tain View for the piece is that Mountain View is a city that really does seem to have such a remarkable set of opportunities,” King said in a phone interview. “It does have the transit access, it does have the Bayshore access, it does have a desirability and creativity (to be both) suburban and settled but also be varied and dynamic with lots of places to live and explore.” “Mountain View with North Bayshore has a chance to pull the residential city into the business zone and at the same time use that as a mechanism to restore and improve the Shoreline as habitat,” King told the Voice. King suggested that the city reconsider “the idea that we have our life, which is the the way Mountain View has been and always should be, and then there is this thing on the other side of the 101 that generates lots of tax money, and that’s terrific, but we’d just assume it isn’t there.” “Mountain View has the chance in the North Bayshore area to really create an attractive, exciting sustainable and ecologically cool 21st century version of suburbia,” King said. “Why not take the chance to see if it works?” Lenny Siegel of the campaign for a Balanced Mountain View has personally known Bryant for years, but said her op-ed “misses the point” and took issue with many of her assertions “It’s no surprise that people elsewhere in the Bay Area are upset at Mountain View,” Siegel said. “I believe the council’s overall planning strategy dumps problems created in Mountain View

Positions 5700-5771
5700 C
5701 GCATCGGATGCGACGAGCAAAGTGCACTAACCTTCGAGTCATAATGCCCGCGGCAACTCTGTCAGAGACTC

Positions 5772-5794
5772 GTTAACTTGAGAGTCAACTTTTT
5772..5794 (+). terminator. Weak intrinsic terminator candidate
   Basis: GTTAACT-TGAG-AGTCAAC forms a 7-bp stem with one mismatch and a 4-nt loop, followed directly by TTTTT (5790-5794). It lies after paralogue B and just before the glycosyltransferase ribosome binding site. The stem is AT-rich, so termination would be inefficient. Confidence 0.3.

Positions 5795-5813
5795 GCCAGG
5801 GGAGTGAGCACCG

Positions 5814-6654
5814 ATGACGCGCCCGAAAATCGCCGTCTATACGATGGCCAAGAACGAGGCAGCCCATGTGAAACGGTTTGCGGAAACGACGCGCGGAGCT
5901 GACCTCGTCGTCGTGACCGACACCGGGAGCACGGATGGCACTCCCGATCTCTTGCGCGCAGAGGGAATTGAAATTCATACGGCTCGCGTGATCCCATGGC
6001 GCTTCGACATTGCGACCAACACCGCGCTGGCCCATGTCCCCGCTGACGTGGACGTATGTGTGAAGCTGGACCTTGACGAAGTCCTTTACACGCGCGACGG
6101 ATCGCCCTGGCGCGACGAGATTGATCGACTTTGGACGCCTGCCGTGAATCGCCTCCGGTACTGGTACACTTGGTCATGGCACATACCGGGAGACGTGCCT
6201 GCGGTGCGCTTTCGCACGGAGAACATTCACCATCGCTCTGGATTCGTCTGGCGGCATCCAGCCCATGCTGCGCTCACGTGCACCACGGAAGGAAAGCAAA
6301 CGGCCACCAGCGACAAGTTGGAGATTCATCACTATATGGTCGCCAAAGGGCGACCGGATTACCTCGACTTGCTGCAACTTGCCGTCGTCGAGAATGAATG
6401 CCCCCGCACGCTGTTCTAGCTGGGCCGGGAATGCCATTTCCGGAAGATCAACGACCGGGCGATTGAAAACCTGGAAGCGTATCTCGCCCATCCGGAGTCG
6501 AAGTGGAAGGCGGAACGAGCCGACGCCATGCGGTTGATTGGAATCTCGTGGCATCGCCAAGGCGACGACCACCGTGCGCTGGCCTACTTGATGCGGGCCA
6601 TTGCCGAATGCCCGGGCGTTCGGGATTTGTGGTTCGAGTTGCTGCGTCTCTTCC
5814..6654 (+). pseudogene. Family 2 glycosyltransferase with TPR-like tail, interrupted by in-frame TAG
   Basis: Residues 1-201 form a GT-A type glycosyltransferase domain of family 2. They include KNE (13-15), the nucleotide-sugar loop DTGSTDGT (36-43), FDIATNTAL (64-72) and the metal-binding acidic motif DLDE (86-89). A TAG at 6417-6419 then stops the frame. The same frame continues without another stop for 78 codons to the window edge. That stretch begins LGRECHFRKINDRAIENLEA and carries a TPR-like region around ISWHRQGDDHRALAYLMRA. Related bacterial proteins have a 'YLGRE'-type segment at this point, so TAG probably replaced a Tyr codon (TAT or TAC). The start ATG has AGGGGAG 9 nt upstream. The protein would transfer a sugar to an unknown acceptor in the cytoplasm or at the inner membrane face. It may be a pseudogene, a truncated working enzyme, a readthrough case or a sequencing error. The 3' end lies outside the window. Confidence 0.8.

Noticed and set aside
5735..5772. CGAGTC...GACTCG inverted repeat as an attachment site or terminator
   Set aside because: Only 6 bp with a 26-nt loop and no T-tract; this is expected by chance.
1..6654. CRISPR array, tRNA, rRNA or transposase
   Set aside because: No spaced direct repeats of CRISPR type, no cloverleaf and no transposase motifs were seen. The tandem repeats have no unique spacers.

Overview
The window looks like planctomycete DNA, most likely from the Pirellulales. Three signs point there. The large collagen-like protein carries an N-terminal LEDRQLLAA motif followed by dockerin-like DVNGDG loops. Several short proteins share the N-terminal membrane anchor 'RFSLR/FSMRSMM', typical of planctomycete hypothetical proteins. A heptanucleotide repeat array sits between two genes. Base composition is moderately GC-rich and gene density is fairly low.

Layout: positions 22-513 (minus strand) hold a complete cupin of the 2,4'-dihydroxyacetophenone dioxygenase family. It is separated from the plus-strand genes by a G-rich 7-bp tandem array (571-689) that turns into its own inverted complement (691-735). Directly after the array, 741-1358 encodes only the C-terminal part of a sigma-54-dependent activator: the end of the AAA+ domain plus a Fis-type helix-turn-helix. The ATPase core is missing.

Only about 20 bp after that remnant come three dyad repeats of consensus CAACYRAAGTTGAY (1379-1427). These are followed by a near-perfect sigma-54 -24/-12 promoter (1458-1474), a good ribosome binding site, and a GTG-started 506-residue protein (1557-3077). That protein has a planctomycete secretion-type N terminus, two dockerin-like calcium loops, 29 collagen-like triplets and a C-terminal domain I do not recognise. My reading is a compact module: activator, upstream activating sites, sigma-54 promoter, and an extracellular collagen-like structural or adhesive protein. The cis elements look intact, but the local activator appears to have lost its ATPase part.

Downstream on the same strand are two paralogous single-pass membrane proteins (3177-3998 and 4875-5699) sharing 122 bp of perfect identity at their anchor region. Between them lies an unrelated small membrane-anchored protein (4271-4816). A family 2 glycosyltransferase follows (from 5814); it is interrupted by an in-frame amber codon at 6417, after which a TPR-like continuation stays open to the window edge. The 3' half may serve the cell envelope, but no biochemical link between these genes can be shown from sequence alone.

elsewhere in the Bay Area. It sends well paid employees to neighborhoods in San Francisco and the East Bay, causing gentrification.” “It’s not just other people (from other cities) being hurt,” Siegel said. “People in Mountain View are being driven out or forced to live in overcrowded situations.” Siegel also took issue with Bryant’s statement that the city is losing diversity simply because “Mountain View became such an attractive place to live.” “It’s so attractive in the sense that it’s a place where jobs are,” Siegel said. “People will pay a lot of money to live close to where their jobs are. The council isn’t hearing the community’s concern that our quality of life is not just being undermined, but destroyed.” Bryant also says the North Bayshore housing did not include enough homes to support a grocery store and other services, which is often said to require a community of 5,000 homes. She calls the smaller number of homes in the 2012 plan a recipe for “temporary” housing. At the time, Bryant didn’t stress this concern, but did compare the homes to factory dorm housing in China, where employees “do not live happily ever after.” “If indeed the number of housing units proposed for North Bayshore was too few, then they should have considered an option for more, not just less, and considered the environmental and social impacts of it,” Siegel said. Email Daniel DeBolt at